Gold Trades Near Highest in a Week in London on Haven Buying

Gold Trades Near Highest in a Week in London on Haven Buying

Wednesday, August 23rd 2006

Gold traded near a one-week high as investors sought haven investments on speculation Iran will today formally refuse to suspend its uranium-enrichment program.

Supreme leader Ayatollah Ali Khamenei said yesterday Iran “has made up its mind on the nuclear program,” the Iranian Student News Agency reported. President George W. Bush warned of “consequences” should it refuse to end the program. Some investors buy gold at times of political tension, betting the metal will hold its value better than stocks and other assets.

“If things with Iran worsen, it would trigger more bullion buying,” said Wolfgang Wrzesniok, head of marketing and sales at Heraeus Metallhandels GmbH in Hanau, Germany, which owns five gold refineries. “Gold shouldn’t back down much even if news were dovish.”

Gold for immediate delivery was little changed at $626.13 an ounce at 12:24 p.m. after earlier gaining as much as 0.3 percent, to $629.80. Gold futures for December delivery gained 20 cents, to $635 an ounce on the Comex division of the New York Mercantile Exchange.

The United Nations has given Iran until Aug. 31 to accept a European Union-led proposal of incentives, and suspend uranium enrichment, or face the prospect of economic sanctions.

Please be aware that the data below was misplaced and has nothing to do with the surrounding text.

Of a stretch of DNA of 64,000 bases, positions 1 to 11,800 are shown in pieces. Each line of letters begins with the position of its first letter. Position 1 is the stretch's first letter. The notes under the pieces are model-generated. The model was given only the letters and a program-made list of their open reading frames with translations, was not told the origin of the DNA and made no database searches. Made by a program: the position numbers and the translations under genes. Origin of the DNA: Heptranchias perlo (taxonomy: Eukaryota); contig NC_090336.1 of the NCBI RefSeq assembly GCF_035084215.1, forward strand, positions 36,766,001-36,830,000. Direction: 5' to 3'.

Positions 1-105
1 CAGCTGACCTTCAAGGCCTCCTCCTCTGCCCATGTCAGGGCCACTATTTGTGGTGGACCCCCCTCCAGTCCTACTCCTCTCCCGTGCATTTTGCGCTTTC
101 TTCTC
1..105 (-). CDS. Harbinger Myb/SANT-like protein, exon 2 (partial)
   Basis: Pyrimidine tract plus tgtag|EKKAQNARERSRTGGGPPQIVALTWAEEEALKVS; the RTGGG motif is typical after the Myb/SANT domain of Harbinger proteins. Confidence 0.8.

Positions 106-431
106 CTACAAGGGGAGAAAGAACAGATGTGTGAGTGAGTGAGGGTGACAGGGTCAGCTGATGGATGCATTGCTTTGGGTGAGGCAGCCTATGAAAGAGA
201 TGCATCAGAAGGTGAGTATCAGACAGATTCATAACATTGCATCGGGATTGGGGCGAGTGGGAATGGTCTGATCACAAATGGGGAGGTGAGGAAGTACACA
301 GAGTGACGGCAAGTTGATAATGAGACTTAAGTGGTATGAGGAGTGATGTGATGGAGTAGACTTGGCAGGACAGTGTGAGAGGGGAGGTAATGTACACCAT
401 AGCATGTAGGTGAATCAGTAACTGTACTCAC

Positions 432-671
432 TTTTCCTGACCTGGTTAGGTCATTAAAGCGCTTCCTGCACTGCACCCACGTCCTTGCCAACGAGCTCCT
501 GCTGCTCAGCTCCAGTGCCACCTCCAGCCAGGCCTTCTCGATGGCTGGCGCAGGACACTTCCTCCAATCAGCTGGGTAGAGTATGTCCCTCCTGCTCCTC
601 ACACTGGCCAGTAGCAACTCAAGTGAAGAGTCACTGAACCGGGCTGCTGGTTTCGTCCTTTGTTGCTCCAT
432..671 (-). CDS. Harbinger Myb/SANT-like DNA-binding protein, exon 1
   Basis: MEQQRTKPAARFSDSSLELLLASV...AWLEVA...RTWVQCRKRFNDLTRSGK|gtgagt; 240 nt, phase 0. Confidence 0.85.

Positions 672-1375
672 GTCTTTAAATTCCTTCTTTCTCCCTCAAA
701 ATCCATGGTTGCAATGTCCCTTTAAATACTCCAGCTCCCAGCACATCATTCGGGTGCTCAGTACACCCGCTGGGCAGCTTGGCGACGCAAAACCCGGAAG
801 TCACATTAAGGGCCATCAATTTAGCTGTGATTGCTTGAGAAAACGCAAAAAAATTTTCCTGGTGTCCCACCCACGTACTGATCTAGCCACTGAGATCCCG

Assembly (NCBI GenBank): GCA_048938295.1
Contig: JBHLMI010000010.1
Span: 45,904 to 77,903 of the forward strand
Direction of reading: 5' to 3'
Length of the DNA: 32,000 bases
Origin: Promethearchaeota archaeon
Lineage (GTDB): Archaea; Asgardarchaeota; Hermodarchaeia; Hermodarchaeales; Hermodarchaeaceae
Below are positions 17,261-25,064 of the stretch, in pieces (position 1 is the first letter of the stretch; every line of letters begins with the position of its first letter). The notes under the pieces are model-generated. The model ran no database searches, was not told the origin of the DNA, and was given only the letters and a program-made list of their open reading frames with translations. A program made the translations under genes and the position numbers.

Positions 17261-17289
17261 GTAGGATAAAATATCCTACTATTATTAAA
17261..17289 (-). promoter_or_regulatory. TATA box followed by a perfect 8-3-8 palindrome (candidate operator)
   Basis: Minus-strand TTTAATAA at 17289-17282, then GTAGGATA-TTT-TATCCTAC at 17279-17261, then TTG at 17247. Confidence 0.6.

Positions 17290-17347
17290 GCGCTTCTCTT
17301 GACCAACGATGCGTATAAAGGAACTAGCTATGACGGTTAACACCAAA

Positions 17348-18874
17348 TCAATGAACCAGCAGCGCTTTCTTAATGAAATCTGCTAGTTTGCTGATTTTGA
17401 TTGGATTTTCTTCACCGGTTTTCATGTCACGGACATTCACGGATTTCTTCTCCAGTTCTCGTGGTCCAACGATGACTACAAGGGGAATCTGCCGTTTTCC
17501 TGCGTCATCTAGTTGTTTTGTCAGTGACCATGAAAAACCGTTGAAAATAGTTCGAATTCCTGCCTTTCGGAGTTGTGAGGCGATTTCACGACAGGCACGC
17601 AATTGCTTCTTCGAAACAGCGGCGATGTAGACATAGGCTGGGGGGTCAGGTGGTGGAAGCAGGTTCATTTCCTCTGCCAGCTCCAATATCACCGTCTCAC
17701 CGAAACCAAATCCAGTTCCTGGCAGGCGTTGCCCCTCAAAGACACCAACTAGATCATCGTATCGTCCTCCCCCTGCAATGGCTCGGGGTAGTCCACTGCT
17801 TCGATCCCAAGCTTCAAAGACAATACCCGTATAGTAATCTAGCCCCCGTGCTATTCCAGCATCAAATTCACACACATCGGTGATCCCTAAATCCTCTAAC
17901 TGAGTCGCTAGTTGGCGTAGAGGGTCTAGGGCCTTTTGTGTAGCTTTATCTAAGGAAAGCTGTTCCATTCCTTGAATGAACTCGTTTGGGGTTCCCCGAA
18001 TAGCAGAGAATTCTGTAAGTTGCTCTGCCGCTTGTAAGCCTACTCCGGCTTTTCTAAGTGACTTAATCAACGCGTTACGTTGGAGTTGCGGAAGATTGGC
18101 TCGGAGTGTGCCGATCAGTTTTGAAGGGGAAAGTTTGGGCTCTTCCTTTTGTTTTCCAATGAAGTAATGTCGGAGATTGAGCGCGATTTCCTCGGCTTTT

Iran began a new round of enrichment June 6, the day the incentives were delivered in Tehran, the UN’s International Atomic Energy Agency said.

No Compliance

“No one expects Iran to comply with the Security Council, which can only ratchet up the geo-political pressures to push gold higher,” John Crowley, president of New York-based Lake Hill Partners Inc., which runs two hedge funds totaling about $100 million, said in an e-mail.

Gold also advanced on speculation the U.S. will pause interest rate increases on signs the economy is slowing.

U.S. producer and consumer price data last week signaled that the world’s largest economy is cooling, spurring speculation the Federal Reserve may pause rate increases. Reports tomorrow may show that home sales fell to a two-year low in July, according to economists surveyed.

“People are not expecting the Fed to hike rates and that means firm support for gold,” said Mikhail Shipitsin, equity sales trader at Alfa Bank in Moscow.

The Fed didn’t raise interest rates at a policy meeting Aug. 8 for the first time in more than two years, saying “economic growth has moderated.”

Platinum gained $2 to $1,234.50 an ounce and palladium fell to $343. Silver declined 19 cents to $12.20 an ounce.


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